you can be for the environment, or against plastics, but not both”.

Some reviews for the Plastics Paradox…

“…the most important tome on plastic sustainability of our lifetime! A masterpiece and important book for all to read.”

“Pure Accuracy from a Real Expert!”

“…cites studies, scientific articles and research to dispel truly dangerous misinformation that we have all been force-fed for decades.”

“An excellent book that everyone should read.”

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Dr. Chris DeArmitt is a renowned independent scientist with decades of experience solving tough technical challenges for some of the world’s leading companies. He is a Fellow of the Royal Society of Chemistry and Fellow of the Institute of Materials, Minerals and Mining. He is also a Chartered Chemist with a long list of publications, presentations and patents to his name. His review of over 4000 studies around plastics and the environment was performed unpaid to preserve impartiality. He then shared the findings for free via The Plastics Paradox book, websites, podcasts, radio and television. After some years, Dr. DeArmitt is now considered perhaps the leading expert on plastics and the environment and is a keynote speaker educating audiences globally.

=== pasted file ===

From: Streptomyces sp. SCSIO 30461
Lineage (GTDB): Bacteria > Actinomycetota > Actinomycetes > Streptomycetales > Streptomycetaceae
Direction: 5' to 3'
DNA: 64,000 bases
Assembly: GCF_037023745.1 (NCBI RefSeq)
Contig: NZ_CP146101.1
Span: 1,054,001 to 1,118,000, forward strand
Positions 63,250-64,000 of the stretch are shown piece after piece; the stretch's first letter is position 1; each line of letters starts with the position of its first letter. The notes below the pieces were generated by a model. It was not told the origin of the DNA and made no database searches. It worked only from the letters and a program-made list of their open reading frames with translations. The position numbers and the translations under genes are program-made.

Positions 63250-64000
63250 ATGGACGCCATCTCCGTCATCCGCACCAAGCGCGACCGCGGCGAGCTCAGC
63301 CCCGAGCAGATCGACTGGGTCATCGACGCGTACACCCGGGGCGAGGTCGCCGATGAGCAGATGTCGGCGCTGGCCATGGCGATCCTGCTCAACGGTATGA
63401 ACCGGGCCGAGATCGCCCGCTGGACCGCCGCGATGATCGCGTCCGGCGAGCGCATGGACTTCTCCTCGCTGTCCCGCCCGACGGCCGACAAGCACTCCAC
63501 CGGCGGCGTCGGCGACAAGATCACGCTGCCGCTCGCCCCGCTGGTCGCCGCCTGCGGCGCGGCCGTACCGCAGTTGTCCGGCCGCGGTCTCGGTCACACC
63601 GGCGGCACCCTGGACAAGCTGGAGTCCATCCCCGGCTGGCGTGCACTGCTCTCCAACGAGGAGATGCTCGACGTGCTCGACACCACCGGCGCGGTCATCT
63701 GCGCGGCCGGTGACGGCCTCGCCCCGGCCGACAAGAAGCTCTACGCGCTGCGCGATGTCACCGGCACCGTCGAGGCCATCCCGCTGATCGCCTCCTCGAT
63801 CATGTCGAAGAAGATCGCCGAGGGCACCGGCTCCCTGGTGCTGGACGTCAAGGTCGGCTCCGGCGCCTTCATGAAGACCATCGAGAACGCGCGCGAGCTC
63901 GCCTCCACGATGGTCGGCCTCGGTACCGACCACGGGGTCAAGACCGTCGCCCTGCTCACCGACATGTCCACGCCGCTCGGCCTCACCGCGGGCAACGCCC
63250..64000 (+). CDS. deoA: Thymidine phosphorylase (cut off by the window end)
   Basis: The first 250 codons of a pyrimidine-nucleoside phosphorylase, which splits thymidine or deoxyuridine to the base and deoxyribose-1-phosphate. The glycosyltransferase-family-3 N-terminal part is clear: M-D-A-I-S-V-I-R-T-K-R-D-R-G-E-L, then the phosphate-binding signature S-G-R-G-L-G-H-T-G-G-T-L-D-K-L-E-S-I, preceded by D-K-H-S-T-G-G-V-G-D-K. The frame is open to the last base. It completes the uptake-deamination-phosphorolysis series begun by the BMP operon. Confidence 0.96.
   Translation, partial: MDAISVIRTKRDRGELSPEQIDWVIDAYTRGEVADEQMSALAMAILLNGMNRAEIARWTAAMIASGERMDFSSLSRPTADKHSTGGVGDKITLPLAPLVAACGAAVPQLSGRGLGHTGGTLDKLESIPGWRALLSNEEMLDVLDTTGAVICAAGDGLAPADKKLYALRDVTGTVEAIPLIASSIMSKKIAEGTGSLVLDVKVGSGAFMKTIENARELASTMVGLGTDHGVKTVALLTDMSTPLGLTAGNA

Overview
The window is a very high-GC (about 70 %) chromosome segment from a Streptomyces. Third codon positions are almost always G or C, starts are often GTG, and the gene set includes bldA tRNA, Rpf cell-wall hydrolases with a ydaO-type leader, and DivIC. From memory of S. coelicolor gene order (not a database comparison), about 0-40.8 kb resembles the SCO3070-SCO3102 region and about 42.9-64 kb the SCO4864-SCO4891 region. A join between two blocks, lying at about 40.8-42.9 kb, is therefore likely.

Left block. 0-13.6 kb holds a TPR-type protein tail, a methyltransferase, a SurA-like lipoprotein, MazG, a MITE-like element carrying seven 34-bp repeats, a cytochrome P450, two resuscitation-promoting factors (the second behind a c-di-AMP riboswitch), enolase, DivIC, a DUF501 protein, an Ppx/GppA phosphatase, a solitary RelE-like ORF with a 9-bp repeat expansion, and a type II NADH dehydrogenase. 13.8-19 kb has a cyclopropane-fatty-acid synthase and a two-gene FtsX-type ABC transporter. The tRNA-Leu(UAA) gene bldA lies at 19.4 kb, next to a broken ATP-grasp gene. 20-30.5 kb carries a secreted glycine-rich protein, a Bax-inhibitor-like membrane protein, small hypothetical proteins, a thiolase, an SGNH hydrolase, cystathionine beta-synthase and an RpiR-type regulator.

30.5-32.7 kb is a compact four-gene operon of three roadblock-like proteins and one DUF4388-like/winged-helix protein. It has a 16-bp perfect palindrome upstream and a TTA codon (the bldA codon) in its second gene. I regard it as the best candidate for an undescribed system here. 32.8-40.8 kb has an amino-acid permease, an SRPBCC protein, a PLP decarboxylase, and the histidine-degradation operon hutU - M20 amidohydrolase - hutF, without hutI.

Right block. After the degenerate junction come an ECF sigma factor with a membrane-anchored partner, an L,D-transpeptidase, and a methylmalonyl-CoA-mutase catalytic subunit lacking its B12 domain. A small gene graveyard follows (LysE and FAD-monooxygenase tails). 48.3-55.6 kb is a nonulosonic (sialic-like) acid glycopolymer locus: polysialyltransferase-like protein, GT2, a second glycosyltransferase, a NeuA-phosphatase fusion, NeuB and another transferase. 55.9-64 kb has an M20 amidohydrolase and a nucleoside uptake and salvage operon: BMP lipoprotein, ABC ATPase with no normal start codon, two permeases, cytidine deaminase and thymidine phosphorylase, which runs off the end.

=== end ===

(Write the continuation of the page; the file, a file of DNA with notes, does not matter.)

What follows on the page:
Income 2022 : ~ 60% NAICS 424690 Chemicals, ~30% NAICS 423990 Durable Goods, 0% NAICS 541110 Legal, ~10% NAICS 325211 Plastics Composition varies over time